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John Ingerfield and Other Stories

The Woman Of The Saeter
Wild-reindeer stalking is hardly so exciting a sport as the evening's verandah talk in
Norroway hotels would lead the trustful traveller to suppose. Under the charge of your
guide, a very young man with the dreamy, wistful eyes of those who live in valleys, you
leave the farmstead early in the forenoon, arriving towards twilight at the desolate hut
which, for so long as you remain upon the uplands, will be your somewhat cheerless
headquarters.
Next morning, in the chill, mist-laden dawn, you rise; and, after a breakfast of coffee and
dried fish, shoulder your Remington, and step forth silently into the raw, damp air; the
guide locking the door behind you, the key grating harshly in the rusty lock.
For hour after hour you toil over the steep, stony ground, or wind through the pines,
speaking in whispers, lest your voice reach the quick ears of your prey, that keeps its
head ever pressed against the wind. Here and there, in the hollows of the hills lie wide
fields of snow, over which you pick your steps thoughtfully, listening to the smothered
thunder of the torrent, tunnelling its way beneath your feet, and wondering whether the
frozen arch above it be at all points as firm as is desirable. Now and again, as in single
file you walk cautiously along some jagged ridge, you catch glimpses of the green world,
three thousand feet below you; though you gaze not long upon the view, for your
attention is chiefly directed to watching the footprints of the guide, lest by deviating to
the right or left you find yourself at one stride back in the valley--or, to be more correct,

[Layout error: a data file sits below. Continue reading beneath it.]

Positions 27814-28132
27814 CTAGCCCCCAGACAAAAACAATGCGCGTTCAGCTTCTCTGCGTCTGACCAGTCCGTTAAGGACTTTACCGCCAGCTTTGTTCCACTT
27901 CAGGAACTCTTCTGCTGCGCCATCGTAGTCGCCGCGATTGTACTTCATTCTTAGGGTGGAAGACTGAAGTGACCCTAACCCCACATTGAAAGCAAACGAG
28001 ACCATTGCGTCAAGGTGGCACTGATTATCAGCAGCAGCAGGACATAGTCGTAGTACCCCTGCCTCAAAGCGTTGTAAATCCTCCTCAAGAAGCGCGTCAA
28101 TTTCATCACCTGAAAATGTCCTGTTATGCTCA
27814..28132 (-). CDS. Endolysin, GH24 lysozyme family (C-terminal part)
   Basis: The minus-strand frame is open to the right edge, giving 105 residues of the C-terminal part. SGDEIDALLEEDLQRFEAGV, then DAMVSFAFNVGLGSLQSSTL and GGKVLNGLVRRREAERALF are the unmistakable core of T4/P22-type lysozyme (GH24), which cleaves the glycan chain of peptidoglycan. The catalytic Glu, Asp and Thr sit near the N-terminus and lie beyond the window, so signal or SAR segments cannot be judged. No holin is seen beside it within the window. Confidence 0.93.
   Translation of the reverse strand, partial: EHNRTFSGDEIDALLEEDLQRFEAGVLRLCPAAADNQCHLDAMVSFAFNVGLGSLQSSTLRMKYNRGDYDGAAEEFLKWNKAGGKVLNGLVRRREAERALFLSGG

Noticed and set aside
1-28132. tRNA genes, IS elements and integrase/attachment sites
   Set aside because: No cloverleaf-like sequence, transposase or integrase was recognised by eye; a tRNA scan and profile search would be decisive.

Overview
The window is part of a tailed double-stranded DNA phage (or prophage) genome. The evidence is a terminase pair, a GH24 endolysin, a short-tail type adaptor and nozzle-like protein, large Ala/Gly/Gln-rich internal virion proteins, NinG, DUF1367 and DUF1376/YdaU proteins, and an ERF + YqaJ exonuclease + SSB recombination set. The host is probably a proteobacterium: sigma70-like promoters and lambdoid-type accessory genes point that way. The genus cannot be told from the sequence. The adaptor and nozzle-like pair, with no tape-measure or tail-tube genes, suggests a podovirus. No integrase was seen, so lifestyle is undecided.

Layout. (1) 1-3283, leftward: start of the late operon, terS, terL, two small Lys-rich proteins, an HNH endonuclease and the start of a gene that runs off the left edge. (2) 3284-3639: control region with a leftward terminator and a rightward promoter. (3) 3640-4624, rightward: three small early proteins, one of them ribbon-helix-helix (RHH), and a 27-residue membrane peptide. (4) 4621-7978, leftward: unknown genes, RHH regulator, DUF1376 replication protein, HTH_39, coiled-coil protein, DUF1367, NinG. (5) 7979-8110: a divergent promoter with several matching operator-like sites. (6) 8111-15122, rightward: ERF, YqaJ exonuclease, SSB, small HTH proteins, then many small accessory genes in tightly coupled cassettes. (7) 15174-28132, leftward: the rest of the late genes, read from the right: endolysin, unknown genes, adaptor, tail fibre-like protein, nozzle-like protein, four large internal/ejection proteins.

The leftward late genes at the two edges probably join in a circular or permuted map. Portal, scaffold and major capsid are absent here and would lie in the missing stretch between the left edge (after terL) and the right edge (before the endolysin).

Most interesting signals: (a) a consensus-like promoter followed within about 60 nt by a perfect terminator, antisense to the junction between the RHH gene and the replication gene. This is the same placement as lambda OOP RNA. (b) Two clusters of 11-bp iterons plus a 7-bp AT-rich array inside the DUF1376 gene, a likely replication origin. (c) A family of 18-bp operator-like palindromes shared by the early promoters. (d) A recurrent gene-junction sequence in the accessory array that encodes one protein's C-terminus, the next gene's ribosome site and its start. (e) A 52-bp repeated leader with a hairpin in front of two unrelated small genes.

are found there.
These things you do, and as exercise they are healthful and invigorating. But a reindeer
you never see, and unless, overcoming the prejudices of your British-bred conscience,
you care to take an occasional pop at a fox, you had better have left your rifle at the hut,
and, instead, have brought a stick which would have been helpful. Notwithstanding
which the guide continues sanguine, and in broken English, helped out by stirring
gesture, tells of the terrible slaughter generally done by sportsmen under his
superintendence, and of the vast herds that generally infest these fields; and when you
grow sceptical upon the subject of Reins he whispers alluringly of Bears.
Once in a way you will come across a track, and will follow it breathlessly for hours, and
it will lead to a sheer precipice. Whether the explanation is suicide, or a reprehensible
tendency on the part of the animal towards practical joking, you are left to decide for
yourself. Then, with many rough miles between you and your rest, you abandon the
chase.
But I speak from personal experience merely.
All day long we had tramped through the pitiless rain, stopping only for an hour at noon
to eat some dried venison and smoke a pipe beneath the shelter of an overhanging cliff.
Soon afterwards Michael knocked over a ryper (a bird that will hardly take the trouble to
 
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